Endless Meetings....

Just returned from yet another meeting with a psychiatrist, this one internationally renowned and revered by those “in the Autism know”. Yet another advantage, maybe, possibly, living an hour’s drive from Boston which seems to have more than its fair share of professionals and researchers. Yet we’ve, as yet, not met one who can tell us specifically, definitively, what we are dealing with in our son. We know we ask much, when answers are so few.

He’ll be 6 in May – almost middle-aged by some standards – several years too late for what they all seem to hold onto as the Great Hope – Early Intervention. He’s several years habituated in his stimming and sometimes endless babbling patterns. “He’s darling”, we were told, yet again today. Yes, there is that. There are those moments of darling. It’s the other times that leave me restless, uneasy.

I’m weary. I’d love to leave one of these meetings with a renewed sense of energy, a focus, a direction. This doctor, unlike others, managed to extract a great deal of information from us during the 75-minute meeting, some of it in areas we’d never before been questioned. Had he ever been “bitten” by a Deer Tick. Was there a history of strep? I liked her bio-medical approach.

Much cleaner and easier to deal with than another psychiatrist who asked me to chart his events to see if they coincided with a full moon and my menses. I’ve lost my fear of professionals – the “awe” type of fear that would demand I be humble, middle-class respectful. Instead, the New Me asked, “in the off-chance the Moon/Menses Chart proves conclusive, does treatment involve dancing naked around a large bonfire at midnight with sacrifices to your gods. “Maybe we should skip that option if you’re not comfortable with it” was her dry response. “Yes. My comfort. That’s what I seek”, I thought, uncomfortably cynical.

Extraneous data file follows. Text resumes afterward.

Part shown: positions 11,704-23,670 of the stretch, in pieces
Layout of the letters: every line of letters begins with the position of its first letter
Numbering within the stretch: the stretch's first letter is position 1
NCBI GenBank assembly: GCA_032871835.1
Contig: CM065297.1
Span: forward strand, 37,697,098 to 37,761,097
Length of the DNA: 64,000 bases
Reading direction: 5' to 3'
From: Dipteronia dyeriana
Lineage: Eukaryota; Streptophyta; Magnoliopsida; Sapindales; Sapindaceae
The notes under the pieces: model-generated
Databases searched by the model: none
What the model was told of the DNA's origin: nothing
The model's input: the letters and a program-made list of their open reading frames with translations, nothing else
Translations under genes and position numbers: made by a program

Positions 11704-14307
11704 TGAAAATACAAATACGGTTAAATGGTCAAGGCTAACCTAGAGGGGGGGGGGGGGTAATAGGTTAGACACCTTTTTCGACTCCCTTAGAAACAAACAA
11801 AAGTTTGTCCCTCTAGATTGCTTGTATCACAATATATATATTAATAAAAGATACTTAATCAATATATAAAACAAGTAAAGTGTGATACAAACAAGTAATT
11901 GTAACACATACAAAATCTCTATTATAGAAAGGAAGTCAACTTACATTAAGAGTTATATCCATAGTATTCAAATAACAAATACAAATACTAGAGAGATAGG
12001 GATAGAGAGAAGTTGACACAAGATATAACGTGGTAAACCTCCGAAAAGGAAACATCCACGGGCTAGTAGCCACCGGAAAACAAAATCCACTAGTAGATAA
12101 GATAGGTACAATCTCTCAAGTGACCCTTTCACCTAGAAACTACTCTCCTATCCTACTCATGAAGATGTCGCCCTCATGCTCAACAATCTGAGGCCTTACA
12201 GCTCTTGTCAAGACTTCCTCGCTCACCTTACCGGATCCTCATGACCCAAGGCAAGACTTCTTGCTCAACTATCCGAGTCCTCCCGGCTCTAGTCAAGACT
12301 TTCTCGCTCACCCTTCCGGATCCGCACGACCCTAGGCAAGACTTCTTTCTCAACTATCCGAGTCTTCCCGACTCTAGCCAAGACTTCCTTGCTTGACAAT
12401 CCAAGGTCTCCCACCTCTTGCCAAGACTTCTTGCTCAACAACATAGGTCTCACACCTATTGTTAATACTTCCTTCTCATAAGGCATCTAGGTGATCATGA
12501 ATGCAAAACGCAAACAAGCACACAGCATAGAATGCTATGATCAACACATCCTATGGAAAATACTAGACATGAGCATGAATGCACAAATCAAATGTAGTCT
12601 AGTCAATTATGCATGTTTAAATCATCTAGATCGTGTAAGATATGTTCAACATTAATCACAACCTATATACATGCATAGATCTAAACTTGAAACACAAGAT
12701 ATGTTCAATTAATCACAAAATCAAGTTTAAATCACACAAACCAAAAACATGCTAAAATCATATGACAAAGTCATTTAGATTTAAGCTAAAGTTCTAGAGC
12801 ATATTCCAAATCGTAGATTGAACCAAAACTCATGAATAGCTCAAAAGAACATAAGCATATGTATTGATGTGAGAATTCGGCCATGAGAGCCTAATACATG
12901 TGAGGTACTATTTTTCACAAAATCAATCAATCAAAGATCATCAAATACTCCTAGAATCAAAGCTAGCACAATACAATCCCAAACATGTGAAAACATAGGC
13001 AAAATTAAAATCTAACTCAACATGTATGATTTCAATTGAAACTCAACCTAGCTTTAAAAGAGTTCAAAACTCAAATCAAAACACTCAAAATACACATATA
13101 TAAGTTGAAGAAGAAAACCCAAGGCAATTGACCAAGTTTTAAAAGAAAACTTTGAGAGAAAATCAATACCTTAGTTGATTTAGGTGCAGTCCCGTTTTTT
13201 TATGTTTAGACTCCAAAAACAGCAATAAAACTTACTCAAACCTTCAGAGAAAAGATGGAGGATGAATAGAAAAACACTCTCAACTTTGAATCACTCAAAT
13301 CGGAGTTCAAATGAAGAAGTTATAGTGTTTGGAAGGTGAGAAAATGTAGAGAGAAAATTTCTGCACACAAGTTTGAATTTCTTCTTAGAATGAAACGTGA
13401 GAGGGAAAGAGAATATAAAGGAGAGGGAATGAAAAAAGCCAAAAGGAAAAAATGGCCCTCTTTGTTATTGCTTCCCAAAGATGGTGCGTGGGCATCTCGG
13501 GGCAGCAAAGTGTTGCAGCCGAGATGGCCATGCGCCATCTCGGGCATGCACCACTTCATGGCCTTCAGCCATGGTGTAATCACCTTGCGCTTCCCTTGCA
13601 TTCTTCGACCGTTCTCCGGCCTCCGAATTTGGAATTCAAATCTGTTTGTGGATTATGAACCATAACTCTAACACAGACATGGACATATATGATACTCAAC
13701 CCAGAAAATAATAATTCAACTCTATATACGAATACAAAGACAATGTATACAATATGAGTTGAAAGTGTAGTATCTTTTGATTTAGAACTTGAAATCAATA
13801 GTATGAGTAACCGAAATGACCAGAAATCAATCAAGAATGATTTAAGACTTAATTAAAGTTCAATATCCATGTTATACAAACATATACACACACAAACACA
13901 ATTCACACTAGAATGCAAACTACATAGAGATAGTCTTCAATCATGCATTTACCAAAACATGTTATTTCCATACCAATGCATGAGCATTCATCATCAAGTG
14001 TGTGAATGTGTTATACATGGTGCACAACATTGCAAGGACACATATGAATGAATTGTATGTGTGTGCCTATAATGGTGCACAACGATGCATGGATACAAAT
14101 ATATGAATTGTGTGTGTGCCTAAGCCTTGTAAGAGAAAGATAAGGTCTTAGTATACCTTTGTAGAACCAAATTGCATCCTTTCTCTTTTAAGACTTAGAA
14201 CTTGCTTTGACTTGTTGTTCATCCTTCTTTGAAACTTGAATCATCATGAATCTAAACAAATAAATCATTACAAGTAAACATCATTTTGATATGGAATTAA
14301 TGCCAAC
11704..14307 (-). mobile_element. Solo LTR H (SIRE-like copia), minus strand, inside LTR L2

There will be another meeting scheduled in the next three weeks with The New Doctor. More questions. More reports. More theories. Possibly some medical tests to be run. At least this one gave us homework – some behavioral surveys to be filled out and returned.

But always, in the back of my mind is the horrid thought, “cancer would be easier. Cut it out, blast the life out of the surrounding tissue, and pray for complete healing”. We can research, evaluate, consult until we take our last breath. Yet there is the knowledge, that unlike cancer, there’s no cure. It is to the Lord, to whom I must turn, for the millionth time, asking for a glimmer of Hope, knowing that none of us is perfect. None of us escaped the effects of this fallen world. It’s so much more painful to watch the youngest fallen among us, though – the seemingly innocent who have taken the worst hits, shrapnel of this war embedded deep in the brain, for which there’s no tool, no operation, by which he can be restored. His cross to bear, discovered earlier in life than most, I suppose.

One out of 166 children are now diagnosed with “Autism”, whatever that is. I am far from alone. That knowledge doesn’t make it easier. I weep and pray for us all. I ran across some poems written in 1999 by Sally Meyer about her Autistic son. Many of her words could be mine. Wisely, she closes each poem with a tagline, “Autism is not the end of the world…just the beginning of a different one”.


  1. Wow, have you been reading my mind? My son will be 7 in 6 days, and after suffering a severe speech delay that he was released from therapy from at age 5 I was told smooth sailing. But even then I knew something wasn’t right, but everyone has spent the last 2 years telling me I’m grasping for straws or he’s =still catching up. We have no diagnosis or official anything from the family doctor, but several family friends who’re doctors have said we’re on the right track just need to find the right military doctor to help us find the answers. Everyone talks about how cute he is as he babbles over and over about the commercial he saw 6 weeks ago and immediately committed to memory.
    Nicole Bryant    Dec 4, 09:12 AM    #
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